I am lucky to have a cousin as good-natured, thoughtful and personable as my talented recipe-testing cousin, Will. I am considerably older than him, but we have been able to bond over our shared curiosity of how food is grown and made, as well as our love for biking. He recently finished a cross country trip on a bike. – Diane
As a proud carnivore, I look forward to eating Korean barbecue (gogigui). Fewer words produce the same mouth-watering sensation to me as kalbi, bulgogi, and dakgui. When I’m hanging out with similarly meat-obsessed friends, I judge their relationship with food (what’s your palate like homie?) by their exposure to Korean barbecue. “You’re kidding!” I exclaimed recently to a friend in LA whose understanding of Korean cuisine had only consisted of a few tentative bites of kimchi. Shaking my head, I proclaimed, “You simply haven’t lived. Let’s go tomorrow.” The reason for my (at times overbearing) excitement goes beyond the fact that Korean barbecue is downright delicious. To me, Korean barbecue is more than just a meal. It can be a culinary experience that highlights food’s ability to pass beyond the bounds of simple sustenance. You should not eat Korean barbecue to just “refuel” your body. You should take the time to celebrate and respect the significance of the meal. Korean culture and tradition define gogigui. The meal comes with a history and flavor (!) all to its own. Koreans take pride in that amazing taste in your mouth. You’re not just having ANY barbecue. You’re enjoying gogigui. There’s a reason that those seemingly unlimited side dishes (banchan) work so well with grilled meat. Koreans knew how to make BBQ their own. Pass the lettuce please.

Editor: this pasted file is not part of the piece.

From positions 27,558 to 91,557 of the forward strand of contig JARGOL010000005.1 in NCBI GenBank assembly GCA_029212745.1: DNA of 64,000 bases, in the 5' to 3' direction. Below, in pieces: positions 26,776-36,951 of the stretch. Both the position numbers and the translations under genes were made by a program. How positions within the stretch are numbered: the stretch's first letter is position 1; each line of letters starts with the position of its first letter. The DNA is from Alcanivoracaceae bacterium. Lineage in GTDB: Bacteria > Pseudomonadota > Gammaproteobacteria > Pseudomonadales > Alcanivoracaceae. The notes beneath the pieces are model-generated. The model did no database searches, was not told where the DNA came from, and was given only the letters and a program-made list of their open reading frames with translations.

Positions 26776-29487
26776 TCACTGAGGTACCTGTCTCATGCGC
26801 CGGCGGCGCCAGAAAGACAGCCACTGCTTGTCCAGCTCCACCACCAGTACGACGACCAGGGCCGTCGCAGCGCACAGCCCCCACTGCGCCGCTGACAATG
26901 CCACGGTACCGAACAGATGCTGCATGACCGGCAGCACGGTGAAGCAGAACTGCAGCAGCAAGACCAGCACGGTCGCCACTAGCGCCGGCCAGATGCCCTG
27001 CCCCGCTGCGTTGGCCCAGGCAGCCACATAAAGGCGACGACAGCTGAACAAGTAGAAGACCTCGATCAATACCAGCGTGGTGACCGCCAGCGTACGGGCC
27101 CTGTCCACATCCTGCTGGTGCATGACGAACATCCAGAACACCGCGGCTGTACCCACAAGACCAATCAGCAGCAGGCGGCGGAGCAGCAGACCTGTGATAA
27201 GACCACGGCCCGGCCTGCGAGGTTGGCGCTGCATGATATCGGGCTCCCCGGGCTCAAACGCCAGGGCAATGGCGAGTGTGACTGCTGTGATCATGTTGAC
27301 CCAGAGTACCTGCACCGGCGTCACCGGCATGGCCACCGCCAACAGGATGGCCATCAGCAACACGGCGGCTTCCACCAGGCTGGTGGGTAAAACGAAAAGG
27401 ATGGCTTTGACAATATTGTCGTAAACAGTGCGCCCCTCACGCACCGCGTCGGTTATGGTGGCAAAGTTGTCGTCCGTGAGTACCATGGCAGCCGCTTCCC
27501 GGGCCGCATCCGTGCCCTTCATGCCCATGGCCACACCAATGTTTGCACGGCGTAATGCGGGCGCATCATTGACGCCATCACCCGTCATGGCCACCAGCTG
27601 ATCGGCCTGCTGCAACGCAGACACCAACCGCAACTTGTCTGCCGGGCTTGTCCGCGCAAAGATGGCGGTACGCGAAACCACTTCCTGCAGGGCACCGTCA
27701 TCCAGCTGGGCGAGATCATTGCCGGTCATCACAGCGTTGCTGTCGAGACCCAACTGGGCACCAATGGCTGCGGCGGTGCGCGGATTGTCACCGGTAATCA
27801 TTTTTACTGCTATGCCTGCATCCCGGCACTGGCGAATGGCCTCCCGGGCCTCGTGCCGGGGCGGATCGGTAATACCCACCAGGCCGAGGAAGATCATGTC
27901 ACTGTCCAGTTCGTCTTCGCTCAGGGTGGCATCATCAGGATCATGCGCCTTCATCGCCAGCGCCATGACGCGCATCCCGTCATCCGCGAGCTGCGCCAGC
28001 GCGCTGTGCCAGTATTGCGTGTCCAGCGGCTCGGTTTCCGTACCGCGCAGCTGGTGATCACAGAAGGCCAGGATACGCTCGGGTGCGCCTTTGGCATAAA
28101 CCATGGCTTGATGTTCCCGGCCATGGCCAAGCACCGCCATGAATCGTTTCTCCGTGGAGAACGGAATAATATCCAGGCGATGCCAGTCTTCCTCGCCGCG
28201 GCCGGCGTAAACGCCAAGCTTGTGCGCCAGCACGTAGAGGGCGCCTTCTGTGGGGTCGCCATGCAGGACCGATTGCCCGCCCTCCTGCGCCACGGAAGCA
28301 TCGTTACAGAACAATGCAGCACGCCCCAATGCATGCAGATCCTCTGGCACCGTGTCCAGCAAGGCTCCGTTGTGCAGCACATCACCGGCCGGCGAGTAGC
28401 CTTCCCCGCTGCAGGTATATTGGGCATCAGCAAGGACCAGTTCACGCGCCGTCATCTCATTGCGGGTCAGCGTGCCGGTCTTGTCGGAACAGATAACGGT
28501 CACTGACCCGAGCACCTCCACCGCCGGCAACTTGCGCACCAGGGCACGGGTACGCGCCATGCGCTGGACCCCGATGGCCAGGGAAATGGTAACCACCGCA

Fortunately for us all, Korea is not the only country in the world that takes such pride in its char-grilled goodies. While my American heritage means that I’ll defend the virtue of hot dogs and hamburgers until the day I die, my world travels have introduced me to another particularly noble barbecue culture: South Africa.
South Africans are a meat loving people. Biltong (similar to jerky) is a popular snack food whose solid place in South African culture is obvious to any outsider. While I never considered buying Jack Links or Oberto products growing up, I embraced biltong (particularly kudu and ostrich) like a madman. Maybe it was just fun to think to myself, “I’m eating an ostrich right now.” Who knows.
The braai (Afrikaans for “barbecue” and “grill”) is where the meat eaters of the rainbow nation get down to business. While the word is derived from Dutch, it is widely used today by English-speaking South Africans to describe both the cooking of the meat itself and the social dining that inevitably follows the grilling.
Here are some of the ingredients needed to make a proper braai:
- Wood is the most widely-used braai fuel. It is acceptable, but not optimal, to use charcoal or even *gasp* gas. Some make a bigger deal of this than others (see videos later in post).